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There’s a lot of trial and error. Preliminary sketching, if you will; a few rough drafts. Sometimes, you scrap everything and start over.

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There may be misunderstandings along the way. People who don’t get it. They look at your “project” and shake their head. They wonder out loud if you have wasted your time.

“Weeds. It’s just a bunch of weeds.”

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Bet you’ve heard that one before, haven’t you?

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But you keep on moving forward. You believe in what you are doing. You look for the breakthroughs.

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Without imagination—without creativity—without courage—the best prairie restorations don’t happen.

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The rewards don’t always come in your lifetime. But the work you do isn’t for yourself, although the tallgrass is gratifying in a thousand different ways. You work, knowing you leave a legacy for those who will come after you. You think of them, as you drip with sweat, freeze, or pull weeds; plant seeds.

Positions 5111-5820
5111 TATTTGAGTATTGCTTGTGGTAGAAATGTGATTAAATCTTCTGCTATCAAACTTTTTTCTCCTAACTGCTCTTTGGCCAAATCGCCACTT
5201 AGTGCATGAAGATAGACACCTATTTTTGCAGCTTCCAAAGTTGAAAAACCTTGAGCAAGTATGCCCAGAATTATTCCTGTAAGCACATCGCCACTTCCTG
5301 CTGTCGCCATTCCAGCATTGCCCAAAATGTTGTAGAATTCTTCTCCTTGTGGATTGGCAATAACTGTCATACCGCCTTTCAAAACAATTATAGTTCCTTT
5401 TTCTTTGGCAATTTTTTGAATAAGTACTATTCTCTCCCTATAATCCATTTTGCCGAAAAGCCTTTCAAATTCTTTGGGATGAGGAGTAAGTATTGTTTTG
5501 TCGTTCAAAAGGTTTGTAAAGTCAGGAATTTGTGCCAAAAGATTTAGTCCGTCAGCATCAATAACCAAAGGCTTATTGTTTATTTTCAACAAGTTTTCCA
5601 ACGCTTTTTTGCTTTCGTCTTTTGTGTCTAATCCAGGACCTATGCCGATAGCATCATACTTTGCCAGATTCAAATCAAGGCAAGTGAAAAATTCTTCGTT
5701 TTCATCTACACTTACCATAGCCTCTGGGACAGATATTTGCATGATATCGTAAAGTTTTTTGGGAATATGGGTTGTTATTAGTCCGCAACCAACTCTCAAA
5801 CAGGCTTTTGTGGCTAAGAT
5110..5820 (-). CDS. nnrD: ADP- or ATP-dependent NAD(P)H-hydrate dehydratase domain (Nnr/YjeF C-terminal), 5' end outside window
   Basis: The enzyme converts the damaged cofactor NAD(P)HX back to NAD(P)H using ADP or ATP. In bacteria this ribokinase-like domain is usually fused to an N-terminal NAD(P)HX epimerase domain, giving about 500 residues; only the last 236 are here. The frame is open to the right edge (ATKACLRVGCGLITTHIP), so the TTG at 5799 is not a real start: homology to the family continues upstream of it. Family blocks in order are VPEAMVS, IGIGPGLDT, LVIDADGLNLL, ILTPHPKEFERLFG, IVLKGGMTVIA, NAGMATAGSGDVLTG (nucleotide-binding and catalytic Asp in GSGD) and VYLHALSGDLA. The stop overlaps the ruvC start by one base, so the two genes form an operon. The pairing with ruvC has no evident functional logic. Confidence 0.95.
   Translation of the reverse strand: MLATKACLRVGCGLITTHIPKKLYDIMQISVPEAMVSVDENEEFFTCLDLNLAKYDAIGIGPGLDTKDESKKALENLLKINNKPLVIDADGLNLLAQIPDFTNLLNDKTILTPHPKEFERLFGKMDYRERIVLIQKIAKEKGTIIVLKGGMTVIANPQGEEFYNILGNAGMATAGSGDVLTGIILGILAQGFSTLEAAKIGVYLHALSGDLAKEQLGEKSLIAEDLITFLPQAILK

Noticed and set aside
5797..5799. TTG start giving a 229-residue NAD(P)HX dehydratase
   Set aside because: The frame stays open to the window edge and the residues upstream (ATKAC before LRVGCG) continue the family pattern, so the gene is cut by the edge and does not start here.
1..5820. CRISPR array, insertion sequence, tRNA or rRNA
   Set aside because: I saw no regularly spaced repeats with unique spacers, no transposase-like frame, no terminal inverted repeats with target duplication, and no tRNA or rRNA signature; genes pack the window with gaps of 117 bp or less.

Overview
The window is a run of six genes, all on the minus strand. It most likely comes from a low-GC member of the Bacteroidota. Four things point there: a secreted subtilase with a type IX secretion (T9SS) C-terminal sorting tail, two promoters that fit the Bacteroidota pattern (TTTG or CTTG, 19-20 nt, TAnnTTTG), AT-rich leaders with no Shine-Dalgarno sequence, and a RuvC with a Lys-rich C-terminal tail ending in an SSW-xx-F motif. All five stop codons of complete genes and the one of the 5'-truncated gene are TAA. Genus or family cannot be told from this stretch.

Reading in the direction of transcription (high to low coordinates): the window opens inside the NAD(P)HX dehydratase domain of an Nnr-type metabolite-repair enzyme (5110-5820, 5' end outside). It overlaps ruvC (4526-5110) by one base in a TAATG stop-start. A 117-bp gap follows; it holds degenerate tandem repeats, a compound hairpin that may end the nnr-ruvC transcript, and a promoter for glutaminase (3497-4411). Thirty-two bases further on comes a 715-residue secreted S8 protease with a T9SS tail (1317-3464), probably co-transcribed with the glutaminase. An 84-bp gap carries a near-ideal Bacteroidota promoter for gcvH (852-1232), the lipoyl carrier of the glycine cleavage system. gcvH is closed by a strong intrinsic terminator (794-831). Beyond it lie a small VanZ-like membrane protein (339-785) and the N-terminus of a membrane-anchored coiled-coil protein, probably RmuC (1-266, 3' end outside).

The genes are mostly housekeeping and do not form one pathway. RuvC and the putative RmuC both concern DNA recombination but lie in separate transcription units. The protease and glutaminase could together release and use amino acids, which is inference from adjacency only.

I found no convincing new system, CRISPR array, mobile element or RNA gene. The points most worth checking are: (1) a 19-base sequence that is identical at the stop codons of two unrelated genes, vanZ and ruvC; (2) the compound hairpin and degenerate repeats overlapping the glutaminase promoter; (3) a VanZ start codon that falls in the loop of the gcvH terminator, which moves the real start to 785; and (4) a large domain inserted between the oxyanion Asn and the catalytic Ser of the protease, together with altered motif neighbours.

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You can see the future in your mind. Envision it. That end result. And as artists and restorationists know, it’s worth the work. It’s worth the wait.

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Think about it.

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*******

The writer Henry David Thoreau, whose quote opens this essay, was a naturalist, philosopher, writer, transcendentalist, and social reformer. A favorite quote from Thoreau, “We can never have enough of nature.” His 1849 essay, “Civil Disobedience,” continues to stimulate thinking about human rights. His most famous book is “Walden.”